Good luck and remember even the animals have trouble with their grown sons... fighting dad for the top place in the herd.
N.H. answers from Minneapolis on March 11, 2008
I was kind of like that at that age. I also graduated at 17. There were "reasons", but partly my just being a know it all 17 year old. My parents were divorced, I lived with my mom. My dad offered to buy me a car ($200) and get me a full time job to pay for it as well as my own gas and insurance. So it was the freedom I wanted but with the lessons of learning how to work for it. If I didn't work I didn't have a car, just like big people! I learned how difficult it was not only to hold a full time job but check the oil once in a while! It really was agreat dose of reality!
D.W. answers from Minneapolis on March 12, 2008
It sounds like your step son in hurting and angry about something. He choosen to lash out at the both of you with his behavior. My husband and I had many similar incidents with our 18 year old daughter. She would bottle her emotions up until we said something to her. This would be the match to the fuse. She would explode, there was crying yelling, cursing then the comunnication would start. We basically told her we love you no matter what. You will not treat us with disrespect. We can help you. We never threatened her. We showed all three of our kids unconditional love and help them accountable for their behavior and decisions. S. I would try to get him to talk. Not to his friends but to you or his father or another adult that he trust and you trust.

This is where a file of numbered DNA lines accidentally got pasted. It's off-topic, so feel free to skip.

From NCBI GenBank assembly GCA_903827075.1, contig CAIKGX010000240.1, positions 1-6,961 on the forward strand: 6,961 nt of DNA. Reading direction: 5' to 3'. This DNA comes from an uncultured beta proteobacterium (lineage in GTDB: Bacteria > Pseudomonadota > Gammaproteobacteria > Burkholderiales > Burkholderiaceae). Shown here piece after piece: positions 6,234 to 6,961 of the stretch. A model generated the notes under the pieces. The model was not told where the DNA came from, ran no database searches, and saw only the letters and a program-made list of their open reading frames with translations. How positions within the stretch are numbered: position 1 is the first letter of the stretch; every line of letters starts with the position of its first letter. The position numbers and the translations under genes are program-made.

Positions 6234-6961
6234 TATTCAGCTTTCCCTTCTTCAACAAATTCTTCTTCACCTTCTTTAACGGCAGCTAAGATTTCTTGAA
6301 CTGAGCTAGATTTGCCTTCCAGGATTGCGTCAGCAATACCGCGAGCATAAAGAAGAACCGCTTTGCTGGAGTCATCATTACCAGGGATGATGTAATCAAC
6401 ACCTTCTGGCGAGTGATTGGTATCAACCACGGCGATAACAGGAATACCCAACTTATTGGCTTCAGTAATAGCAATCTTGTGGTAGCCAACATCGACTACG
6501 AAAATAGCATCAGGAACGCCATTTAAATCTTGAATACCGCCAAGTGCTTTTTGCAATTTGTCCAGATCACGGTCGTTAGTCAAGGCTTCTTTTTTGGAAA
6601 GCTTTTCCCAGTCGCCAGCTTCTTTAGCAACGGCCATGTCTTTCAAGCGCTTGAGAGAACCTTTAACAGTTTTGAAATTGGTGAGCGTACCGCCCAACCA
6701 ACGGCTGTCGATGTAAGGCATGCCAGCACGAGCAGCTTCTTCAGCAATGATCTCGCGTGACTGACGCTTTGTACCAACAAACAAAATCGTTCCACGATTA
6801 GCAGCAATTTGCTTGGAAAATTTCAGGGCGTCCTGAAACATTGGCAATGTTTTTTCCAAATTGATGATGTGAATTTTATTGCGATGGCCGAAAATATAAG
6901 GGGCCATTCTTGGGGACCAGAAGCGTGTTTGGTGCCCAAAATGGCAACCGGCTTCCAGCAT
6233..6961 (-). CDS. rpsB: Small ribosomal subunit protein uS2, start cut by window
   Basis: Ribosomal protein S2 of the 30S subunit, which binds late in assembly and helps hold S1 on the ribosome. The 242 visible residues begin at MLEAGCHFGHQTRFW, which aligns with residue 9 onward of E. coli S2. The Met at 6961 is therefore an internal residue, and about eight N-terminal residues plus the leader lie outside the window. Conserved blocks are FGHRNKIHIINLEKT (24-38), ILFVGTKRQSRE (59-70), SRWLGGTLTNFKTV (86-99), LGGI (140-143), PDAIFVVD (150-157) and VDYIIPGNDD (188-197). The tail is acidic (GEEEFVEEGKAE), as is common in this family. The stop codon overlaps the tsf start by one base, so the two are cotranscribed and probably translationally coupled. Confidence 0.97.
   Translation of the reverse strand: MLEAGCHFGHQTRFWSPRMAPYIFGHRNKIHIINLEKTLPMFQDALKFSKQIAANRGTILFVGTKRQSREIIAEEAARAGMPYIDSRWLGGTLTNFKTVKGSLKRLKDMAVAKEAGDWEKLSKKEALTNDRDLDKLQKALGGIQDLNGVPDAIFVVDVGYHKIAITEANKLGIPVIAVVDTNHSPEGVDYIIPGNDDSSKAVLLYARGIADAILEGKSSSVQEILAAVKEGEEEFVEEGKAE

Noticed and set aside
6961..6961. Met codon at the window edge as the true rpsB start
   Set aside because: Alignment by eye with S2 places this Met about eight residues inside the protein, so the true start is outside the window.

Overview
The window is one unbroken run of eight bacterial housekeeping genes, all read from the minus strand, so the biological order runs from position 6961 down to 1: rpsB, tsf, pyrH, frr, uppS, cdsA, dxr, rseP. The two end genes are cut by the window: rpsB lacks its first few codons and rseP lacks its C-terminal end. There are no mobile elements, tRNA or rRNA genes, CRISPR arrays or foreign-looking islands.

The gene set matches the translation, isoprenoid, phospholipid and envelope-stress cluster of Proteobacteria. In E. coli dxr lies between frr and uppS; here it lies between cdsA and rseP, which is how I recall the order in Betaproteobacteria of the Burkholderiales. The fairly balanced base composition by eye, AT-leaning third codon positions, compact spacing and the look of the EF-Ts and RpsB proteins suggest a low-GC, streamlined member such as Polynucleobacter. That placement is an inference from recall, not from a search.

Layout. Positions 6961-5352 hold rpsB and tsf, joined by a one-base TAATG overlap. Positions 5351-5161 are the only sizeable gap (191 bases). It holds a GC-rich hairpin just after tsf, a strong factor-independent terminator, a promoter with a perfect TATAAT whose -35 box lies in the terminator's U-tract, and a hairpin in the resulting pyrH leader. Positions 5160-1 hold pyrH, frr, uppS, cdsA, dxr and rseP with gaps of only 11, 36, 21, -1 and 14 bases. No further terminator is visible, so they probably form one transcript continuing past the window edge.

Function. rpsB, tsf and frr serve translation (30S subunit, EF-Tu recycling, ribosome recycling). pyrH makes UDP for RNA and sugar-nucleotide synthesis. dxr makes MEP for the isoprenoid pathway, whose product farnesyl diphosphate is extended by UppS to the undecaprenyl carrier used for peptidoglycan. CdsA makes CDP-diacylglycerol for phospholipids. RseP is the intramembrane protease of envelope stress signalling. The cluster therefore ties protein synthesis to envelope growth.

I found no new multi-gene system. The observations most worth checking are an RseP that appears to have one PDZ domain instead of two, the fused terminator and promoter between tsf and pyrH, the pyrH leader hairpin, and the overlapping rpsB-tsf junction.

A.M. answers from Minneapolis on March 11, 2008
everyone (baring sever mental disabilities) must grow up and leave home sometime. next time he is on an emotional rampage of I can't wait to leave this F ing house and the like, let him know that those feelings are normal and healthy, he should want to be on his own, but how are you going to pay for a place to live and how are you going to keep it clean, etc? He needs to learn that responsibility some time and that time might as well be now so it's easier on him when that time comes. Let him know that you are only wanting what is best for him and you want him to be happy in his life and for that to happen you need to make sure that he is prepared to live in the world on his own.